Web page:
Affirmed.

Snyder & Clark, for plaintiff in error.

PANCOAST, J.:

¶1 The theory upon which this action was brought was that there was fraud practiced upon the plaintiff by the defendants; and that, as agents of the plaintiff, the defendants were bound to disclose to the plaintiff all the facts and circumstances within their knowledge in any way calculated to enable the plaintiff to judge of the value of the property, as well as the propriety of accepting the offer made for it; and that, in failing to make such disclosure, the defendants had deceived the plaintiff, and because of such deception were not even entitled to any commission for the sale. A considerable number of authorities are cited in support of the position taken by the plaintiff in error to the effect that an agent who is authorized by his principal to sell the property of the latter upon specified prices and terms is in duty bound, upon learning that a more advantageous sale or exchange can be made, the facts concerning which are unknown to the principal, to communicate the same to him before the sale, as expressly authorized, and his failure to do so amounts to a fraud in law. The trial court found against the plaintiff in error upon the facts disclosed in the case. In fact, there is no contradictory evidence contained in the record. The finding must have been based entirely upon the defendant Meyer's evidence, and, if there is any fraud or deception disclosed in the record, it is shown by his evidence alone.

¶2 There is no question as to the correctness of the law cited by the plaintiff, but is the rule contended for applicable to the facts disclosed in this case? These defendants were simply real estate agents. They reported the facts as far as the facts are disclosed at all, to the branch office of the plaintiff. In this report they disclosed the fact that the purchaser was paying more than $ 900 for the land, and that the excess was what they expected to receive for their labor. If this land had been put into the hands of these agents to sell at a specified price, and they had contracted to sell the same at that price and take for their services a specified sum of commission, then they would have been duty bound to have reported to their principal any excess which they might have received, and take for their services the commission agreed upon. But the record does not disclose such a state of facts, and although it does disclose that they had, prior to the sale, been authorized to sell the land for a smaller sum than they did sell it at, and at a still smaller sum than the plaintiff received from the sale, yet there is nothing to indicate what their commission was to be or that it was to be any specified sum. The report in the telephone conversation between Meyer and Rule was sufficient to show that the defendants were receiving some greater sum than $ 900 for the land, and the plaintiff therefore had notice of the nature of the transaction. The only deception, if any at all, was practiced by Rule in reporting to the home office, but the defendants were in no wise responsible, as they left the manner of Rule's reporting the sale to his own judgment, specifically giving him to understand that he would report it as he pleased, but that they were to make the sale so as to net the company $ 900. The evidence as disclosed by the record is very distinct upon this proposition. We must therefore conclude that the rule of law sought to be invoked by the plaintiff in error in this case it not applicable here, because of the fact that some of the essential elements are lacking, and that there was no fraud or deception practiced on the part of the defendants in error. We see no reason why a person may not report a sale of a piece of land to his principal for a certain sum when it is understood that the property is being sold for a greater amount and that the excess will be retained as a commission for the services performed.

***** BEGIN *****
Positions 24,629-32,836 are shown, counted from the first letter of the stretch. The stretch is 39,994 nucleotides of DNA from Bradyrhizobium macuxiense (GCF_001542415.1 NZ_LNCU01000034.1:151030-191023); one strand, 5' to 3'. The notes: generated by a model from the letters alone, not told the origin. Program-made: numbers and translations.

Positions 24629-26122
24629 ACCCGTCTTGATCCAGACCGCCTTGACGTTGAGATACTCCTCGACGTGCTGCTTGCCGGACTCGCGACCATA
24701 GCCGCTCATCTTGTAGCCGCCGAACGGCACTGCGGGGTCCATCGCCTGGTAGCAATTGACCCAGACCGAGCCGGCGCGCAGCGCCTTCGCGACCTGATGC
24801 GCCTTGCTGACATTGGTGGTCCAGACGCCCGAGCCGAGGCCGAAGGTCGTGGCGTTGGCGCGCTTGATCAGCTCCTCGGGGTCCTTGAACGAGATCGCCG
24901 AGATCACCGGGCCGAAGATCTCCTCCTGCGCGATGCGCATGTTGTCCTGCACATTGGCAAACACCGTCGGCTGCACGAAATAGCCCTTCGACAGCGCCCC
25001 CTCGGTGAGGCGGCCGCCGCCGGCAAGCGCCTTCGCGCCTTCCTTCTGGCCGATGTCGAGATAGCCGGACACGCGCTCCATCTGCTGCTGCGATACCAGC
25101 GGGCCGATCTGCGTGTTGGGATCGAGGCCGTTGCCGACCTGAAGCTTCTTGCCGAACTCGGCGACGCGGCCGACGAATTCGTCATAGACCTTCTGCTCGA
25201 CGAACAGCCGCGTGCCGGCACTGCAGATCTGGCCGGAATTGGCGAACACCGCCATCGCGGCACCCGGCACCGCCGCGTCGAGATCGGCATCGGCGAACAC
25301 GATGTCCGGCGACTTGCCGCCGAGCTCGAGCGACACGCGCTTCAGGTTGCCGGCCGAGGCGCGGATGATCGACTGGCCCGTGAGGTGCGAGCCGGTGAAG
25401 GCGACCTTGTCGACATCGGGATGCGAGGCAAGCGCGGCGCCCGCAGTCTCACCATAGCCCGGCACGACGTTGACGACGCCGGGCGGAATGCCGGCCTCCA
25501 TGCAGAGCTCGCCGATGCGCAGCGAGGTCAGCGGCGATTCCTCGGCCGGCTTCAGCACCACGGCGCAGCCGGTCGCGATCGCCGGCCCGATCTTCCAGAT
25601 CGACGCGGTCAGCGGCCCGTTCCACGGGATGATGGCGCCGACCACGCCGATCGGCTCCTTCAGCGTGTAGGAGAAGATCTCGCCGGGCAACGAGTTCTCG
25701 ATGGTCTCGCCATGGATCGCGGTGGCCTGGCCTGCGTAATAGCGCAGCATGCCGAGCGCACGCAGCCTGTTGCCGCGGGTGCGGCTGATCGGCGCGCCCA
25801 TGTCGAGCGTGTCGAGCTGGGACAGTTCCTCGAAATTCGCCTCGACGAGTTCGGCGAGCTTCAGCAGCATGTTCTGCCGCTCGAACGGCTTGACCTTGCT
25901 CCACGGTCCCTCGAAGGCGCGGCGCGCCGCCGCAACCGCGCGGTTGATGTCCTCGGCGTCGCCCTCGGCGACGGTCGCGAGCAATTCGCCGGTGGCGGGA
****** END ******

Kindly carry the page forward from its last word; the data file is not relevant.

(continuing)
¶3 There being no error in the record, the judgment of the court below is affirmed.

¶4 Irwin, J., who presided in the court below, not sitting; all the other Justices concurring.